Munich Makes the Move to Linux

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One year after deciding to drop Microsoft's Windows in favor of Linux, the Munich city government plans this week to approve a plan for deploying the open source operating system and other open source desktop applications across all departments.

"It has taken some time to develop a migration plan because of our very diversified IT landscape," says Bernd Plank, a spokesperson for the City of Munich. "What the city council will vote on today are the details of how and when we will deploy Linux in our many different departments."

In May 2003, Munich, Germany's third largest city, decided to equip all 14,000 computers in its public administration with Linux and other open source office applications.

Microsoft Reacts

The decision sent a warning shot to Microsoft Chief Executive Officer Steve Ballmer who wrote in an internal memo to all Microsoft employees shortly after the Munich decision that noncommercial open source software, particularly the Linux operating system, was a "competitive challenge."

With businesses and organizations keeping a tight lid on IT spending during these tough economic times, "free" software, the Microsoft CEO wrote, is an "interesting alternative" to commercial software. Complicating the situation, he continued, are companies, like IBM, whose support of Linux "has added credibility and an illusion of support and accountability."

Worried about losing other public sector customers, Ballmer has since hired more people to focus on local governments as customers and put Germany on his busy travel agenda. Last month, the CEO paid a visit to German Minister of the Interior Otto Schily to announce an agreement on collaborating in several areas, including IT security.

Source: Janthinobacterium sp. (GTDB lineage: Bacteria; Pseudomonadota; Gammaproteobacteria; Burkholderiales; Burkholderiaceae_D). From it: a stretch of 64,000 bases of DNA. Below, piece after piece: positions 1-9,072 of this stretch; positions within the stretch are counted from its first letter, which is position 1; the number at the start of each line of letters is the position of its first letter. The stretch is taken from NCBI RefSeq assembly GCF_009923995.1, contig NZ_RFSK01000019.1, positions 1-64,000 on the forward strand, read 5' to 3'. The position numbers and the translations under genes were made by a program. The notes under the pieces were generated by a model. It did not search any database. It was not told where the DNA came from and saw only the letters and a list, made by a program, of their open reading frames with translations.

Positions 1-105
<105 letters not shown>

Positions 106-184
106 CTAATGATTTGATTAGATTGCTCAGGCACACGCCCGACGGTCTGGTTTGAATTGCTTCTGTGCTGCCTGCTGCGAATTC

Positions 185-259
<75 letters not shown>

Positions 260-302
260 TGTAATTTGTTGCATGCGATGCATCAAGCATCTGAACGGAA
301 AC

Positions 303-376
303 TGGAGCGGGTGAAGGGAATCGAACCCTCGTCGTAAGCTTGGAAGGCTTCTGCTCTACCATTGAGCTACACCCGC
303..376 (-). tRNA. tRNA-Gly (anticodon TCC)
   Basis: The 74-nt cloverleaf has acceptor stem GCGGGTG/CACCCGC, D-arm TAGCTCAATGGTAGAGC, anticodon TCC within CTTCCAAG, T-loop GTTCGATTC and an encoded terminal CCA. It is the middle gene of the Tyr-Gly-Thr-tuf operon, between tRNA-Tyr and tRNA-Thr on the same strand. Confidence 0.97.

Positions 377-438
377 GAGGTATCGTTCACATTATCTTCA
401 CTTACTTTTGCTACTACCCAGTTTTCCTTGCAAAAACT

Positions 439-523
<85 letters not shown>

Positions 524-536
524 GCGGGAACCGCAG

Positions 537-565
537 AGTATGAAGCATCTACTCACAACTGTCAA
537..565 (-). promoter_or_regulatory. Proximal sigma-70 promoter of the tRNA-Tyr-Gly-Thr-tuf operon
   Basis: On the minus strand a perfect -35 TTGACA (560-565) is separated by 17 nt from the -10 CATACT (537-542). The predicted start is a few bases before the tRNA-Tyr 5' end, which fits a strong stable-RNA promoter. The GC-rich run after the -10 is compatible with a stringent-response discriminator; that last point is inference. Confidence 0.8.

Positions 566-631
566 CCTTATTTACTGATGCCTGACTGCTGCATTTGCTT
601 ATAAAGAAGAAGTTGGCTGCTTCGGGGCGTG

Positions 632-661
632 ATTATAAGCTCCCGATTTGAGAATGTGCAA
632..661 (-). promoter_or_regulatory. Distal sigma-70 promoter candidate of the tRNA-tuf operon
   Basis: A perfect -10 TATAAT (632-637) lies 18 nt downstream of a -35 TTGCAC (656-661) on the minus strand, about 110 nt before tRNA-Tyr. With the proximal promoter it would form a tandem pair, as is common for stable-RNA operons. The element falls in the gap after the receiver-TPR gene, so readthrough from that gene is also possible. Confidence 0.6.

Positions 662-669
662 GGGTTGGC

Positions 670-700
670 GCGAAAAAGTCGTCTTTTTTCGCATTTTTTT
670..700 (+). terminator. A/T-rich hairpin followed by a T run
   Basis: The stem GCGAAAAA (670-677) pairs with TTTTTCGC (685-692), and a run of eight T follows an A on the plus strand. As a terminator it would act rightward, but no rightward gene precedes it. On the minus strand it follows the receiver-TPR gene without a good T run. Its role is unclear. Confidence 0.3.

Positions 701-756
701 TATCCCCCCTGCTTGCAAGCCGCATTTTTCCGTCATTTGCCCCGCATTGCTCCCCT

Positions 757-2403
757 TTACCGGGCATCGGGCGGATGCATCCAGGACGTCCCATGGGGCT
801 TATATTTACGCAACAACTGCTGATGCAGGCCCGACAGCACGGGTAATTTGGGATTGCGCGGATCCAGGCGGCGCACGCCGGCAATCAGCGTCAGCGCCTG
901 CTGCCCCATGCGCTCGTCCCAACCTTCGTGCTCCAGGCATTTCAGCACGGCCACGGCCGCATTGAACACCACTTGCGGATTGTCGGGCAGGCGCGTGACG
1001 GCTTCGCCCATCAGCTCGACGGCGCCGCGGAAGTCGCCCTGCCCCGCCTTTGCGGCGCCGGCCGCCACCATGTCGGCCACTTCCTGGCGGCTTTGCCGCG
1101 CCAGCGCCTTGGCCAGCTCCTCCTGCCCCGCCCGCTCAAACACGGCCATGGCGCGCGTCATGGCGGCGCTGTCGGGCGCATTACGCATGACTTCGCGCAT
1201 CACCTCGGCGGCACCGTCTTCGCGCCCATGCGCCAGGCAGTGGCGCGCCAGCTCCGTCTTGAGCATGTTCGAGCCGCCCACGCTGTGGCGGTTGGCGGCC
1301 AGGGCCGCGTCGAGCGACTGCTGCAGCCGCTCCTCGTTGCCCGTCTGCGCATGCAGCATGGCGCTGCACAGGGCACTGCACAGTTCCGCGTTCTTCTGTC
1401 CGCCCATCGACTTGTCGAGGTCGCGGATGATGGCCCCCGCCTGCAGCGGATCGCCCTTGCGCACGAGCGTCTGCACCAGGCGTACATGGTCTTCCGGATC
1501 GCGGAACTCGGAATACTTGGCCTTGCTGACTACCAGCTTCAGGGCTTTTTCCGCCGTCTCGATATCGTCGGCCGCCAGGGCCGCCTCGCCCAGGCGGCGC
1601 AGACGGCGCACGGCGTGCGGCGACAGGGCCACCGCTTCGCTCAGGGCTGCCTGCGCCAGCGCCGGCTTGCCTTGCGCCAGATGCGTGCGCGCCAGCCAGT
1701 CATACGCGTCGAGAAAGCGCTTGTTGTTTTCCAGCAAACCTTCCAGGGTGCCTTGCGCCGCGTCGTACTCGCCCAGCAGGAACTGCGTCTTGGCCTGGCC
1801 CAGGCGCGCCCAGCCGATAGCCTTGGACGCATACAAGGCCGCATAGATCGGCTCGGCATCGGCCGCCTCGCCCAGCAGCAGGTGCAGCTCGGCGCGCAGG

In an earlier meeting with Schily, Ballmer agreed to provide Germany's huge public sector with favorable conditions for both buying and leasing the company's software products.

Put to the Test

For the past several months, the Munich city government has been conducting Linux tests, according to Plank. "The tests have helped give us an idea of what we need for the migration from Microsoft to Linux and the tenders we plan," he says.

SuSE Linux, a unit of Novell, and IBM worked closely with city government officials on their decision in favor of Linux and hope to supply and maintain the open source software, and possibly hardware, according to a SuSE Linux spokesperson.

The migration program could take between three and four years, during which time the Munich city government will continue to use Microsoft products in some areas, according to Plank. "We can't switch from one day to another," he says, "but we won't be buying any new Microsoft products."

The main reasons for dumping Microsoft in favor of open source products, according to Plank, are lower procurement costs and a higher degree of vendor independence, which encourages greater competition in the software market.

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